So essentially it would be a dichotomy of energy and form. Energy manifesting form, even if it is as basic as frequency and amplitude. While form defines energy. Energy pushing out and form pushing in.

    A useful argument for this dichotomy is that over billions of years, we as living beings have evolved a central nervous system to process form and the digestive, respiratory and circulatory systems to process energy, with all the subconscious relations between them. As well as a mental preference for form over dynamics. Thus our sense of time, as prior forms fade, while new ones emerge.

    Society then would be a dichotomy of social energy pushing out and civil and cultural form pushing in. Too much social energy overwhelming form is anarchy, while to much form pressing in is totalitarianism.

    I’ll leave it at that, as I find I mostly just aggravate people and so this is a thumbnail sketch of how I make sense of reality.

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  37. My focus for the last couple of days has been elsewhere but I would like to return (at least briefly) to this discussion. I had been raising some questions about Perelman. Let me say a little more in response to Michael’s extended response to me.

    I still have problems with Perelman. For one thing, there seems to be a degree of equivocation in his writing concerning the meaning of the words ‘universal’ and ‘universalize’. To the extent that a perspective is time-bound or culture-bound, it is not universal even if it purports to be. Perelman acknowledges this explicitly at times, but then seems to revert to talking about universalizing in more naive terms at other times.

    In the essay I alluded to above (‘Justice and justification’) he makes it very clear that his main goal is to justify fundamental (presumably universal) values. He exalts the philosopher much as Shelley exalted poets as “the unacknowledged legislators of the world”. This goes very much against the grain with me. It is also a position which would never win wide support, especially today when respect for philosophy and philosophers is at such a low ebb. Perelman writes:

    “Taking the judge, arbiter, and legislator as models, how should we define the role of the philosopher, who has to formulate just laws and judge in an impartial fashion, not for a given society or a limited social or professional group, but for the whole of humanity? What distinguishes him as such is that he must look for criteria and principles and formulate values and norms capable of winning the adherence of all reasonable men.”

    It seems in fact that Perelman claims more for moral philosophy than Kant does:

    “For Kant, a pure practical law, established a priori, can only be formal – that is, its form alone makes it appropriate for universal legislation. My views go beyond that, for I do not believe that a philosopher should limit himself to the formulation of a purely formal law comparable to the rule of justice.”

    He concedes that “the propositions the philosopher might present to all men cannot prevail with a necessity and an evidence which would put them beyond the test of any challenge,” and also that philosophers disagree amongst themselves about the criteria and content or the values they evoke. But he seems to assume we are still back in the age of philosophical idealism when he talks about them invoking “universal values like truth, goodness, justice, and reality as opposed to appearance.”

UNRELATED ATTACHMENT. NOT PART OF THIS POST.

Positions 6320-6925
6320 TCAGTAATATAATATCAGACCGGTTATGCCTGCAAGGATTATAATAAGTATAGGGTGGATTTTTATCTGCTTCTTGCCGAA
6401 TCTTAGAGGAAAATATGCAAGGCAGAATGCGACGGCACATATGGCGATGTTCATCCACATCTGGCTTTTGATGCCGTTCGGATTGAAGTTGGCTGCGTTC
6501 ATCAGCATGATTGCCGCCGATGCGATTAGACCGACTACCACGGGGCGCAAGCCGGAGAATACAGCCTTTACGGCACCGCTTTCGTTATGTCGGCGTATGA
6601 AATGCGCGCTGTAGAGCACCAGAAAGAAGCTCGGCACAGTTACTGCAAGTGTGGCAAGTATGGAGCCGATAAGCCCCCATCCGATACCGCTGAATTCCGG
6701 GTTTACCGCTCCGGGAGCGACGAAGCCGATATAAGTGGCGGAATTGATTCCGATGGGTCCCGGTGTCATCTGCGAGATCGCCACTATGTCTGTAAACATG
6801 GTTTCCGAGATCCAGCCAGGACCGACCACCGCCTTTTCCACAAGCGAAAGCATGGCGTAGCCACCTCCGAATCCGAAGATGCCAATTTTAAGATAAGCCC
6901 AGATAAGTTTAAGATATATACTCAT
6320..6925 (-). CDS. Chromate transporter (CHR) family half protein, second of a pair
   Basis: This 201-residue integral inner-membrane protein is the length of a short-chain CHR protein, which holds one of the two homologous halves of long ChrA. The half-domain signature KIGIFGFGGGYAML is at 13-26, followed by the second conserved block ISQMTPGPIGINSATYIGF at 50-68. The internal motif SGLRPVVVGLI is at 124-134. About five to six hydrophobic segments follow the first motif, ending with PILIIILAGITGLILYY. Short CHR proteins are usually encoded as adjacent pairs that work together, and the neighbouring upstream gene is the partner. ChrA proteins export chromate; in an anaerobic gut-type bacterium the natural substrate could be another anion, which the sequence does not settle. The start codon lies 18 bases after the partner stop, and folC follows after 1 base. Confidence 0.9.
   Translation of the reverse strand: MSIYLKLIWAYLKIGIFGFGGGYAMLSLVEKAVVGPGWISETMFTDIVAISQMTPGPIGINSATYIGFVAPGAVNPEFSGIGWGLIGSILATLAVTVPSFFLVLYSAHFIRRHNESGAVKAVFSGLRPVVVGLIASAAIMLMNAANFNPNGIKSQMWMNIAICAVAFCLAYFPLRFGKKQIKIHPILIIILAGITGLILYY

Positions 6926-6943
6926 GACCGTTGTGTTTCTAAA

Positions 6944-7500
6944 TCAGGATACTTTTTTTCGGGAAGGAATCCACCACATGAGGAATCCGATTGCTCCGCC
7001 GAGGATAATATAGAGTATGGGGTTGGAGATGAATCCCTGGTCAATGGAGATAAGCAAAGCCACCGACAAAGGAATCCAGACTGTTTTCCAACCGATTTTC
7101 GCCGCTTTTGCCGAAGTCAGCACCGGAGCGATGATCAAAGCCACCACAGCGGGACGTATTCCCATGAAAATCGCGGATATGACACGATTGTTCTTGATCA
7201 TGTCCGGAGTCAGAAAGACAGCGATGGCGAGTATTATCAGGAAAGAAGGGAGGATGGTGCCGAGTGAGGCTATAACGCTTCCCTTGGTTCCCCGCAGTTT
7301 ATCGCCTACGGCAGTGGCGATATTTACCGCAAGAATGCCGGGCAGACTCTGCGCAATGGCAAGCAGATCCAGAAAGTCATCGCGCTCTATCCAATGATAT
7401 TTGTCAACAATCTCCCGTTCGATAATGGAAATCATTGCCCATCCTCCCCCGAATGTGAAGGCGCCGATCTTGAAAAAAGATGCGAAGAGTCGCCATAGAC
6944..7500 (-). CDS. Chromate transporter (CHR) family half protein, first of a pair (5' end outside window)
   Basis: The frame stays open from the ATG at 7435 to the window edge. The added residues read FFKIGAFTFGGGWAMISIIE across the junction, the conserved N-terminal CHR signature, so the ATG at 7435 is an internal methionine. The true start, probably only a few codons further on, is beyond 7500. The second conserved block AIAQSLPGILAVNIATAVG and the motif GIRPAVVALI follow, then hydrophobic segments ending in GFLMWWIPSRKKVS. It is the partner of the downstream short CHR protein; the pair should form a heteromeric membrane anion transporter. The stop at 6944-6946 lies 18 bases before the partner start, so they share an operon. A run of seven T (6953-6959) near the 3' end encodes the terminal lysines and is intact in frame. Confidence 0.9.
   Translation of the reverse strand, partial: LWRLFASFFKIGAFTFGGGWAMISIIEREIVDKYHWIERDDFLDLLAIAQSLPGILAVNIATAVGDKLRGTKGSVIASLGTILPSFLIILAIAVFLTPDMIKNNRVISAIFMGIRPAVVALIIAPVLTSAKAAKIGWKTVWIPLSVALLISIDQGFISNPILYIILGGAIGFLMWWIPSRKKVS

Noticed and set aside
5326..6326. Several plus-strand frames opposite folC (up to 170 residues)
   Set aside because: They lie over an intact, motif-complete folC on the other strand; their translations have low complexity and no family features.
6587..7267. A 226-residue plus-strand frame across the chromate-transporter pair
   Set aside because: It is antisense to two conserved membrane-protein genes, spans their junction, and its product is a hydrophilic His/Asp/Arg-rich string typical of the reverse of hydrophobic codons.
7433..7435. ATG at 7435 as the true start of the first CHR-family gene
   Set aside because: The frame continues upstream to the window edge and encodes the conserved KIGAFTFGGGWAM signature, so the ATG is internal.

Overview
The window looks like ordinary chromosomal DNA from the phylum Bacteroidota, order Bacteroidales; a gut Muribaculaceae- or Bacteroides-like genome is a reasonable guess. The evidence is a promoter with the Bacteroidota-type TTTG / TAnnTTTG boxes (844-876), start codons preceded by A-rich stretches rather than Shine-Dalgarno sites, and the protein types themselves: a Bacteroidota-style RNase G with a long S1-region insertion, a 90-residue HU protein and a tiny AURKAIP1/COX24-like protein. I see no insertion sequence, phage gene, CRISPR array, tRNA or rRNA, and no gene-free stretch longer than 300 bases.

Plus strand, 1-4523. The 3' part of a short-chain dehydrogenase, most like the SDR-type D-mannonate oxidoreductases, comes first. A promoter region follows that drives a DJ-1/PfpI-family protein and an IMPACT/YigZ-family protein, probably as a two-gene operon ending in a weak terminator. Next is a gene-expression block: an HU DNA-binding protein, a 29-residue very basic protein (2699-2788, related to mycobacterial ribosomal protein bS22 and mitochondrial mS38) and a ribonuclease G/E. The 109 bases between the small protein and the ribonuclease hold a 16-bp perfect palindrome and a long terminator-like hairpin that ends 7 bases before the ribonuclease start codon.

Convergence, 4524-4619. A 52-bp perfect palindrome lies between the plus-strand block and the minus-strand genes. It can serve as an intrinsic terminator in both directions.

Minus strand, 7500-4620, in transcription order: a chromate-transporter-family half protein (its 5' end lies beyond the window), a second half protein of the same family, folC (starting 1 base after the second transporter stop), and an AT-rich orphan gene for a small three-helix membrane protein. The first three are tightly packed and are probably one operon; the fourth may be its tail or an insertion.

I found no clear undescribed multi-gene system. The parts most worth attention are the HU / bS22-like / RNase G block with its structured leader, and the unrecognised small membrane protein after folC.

Do the disagreements (between themselves) of philosophers, he asks, “mean that their efforts, and the conceptual constructs which result from them, are nothing but illusions, or that individual myths have merely replaced traditional and collective ones?”

    Not at all! This is what we might think about metaphysical assertions “if we had to assimilate them to empirically verifiable scientific theories. But assertions which represent the systematic formulation of an ideal cannot be judged the way we judge factual judgments. Their role is not to conform to experience, but to furnish criteria for evaluating and judging experience and, if necessary, for disqualifying certain aspects of it. This is exactly what a philosopher does who opposes reality to appearance through the establishment of a hierarchy of values among the diverse manifestations of reality.”

    This is heady stuff, good old fashioned metaphysics! Note the idea of the philosopher opposing “reality to appearance through the establishment of a hierarchy of values…”

    Perelman was, of course, reacting against the tradition of logical empiricism, but he seems to be doing so by reverting to older traditions of thought, including a tradition of philosophical idealism which has, I think, been largely discredited in most secular contexts.

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  38. Mark:

    Many thanks for your considered response. My answer is a longish one, so let me ask for your indulgence once again.

    I have now had a chance to look at the essay of Perelman’s to which you refer and I must say I respectfully disagree with your interpretation, viz: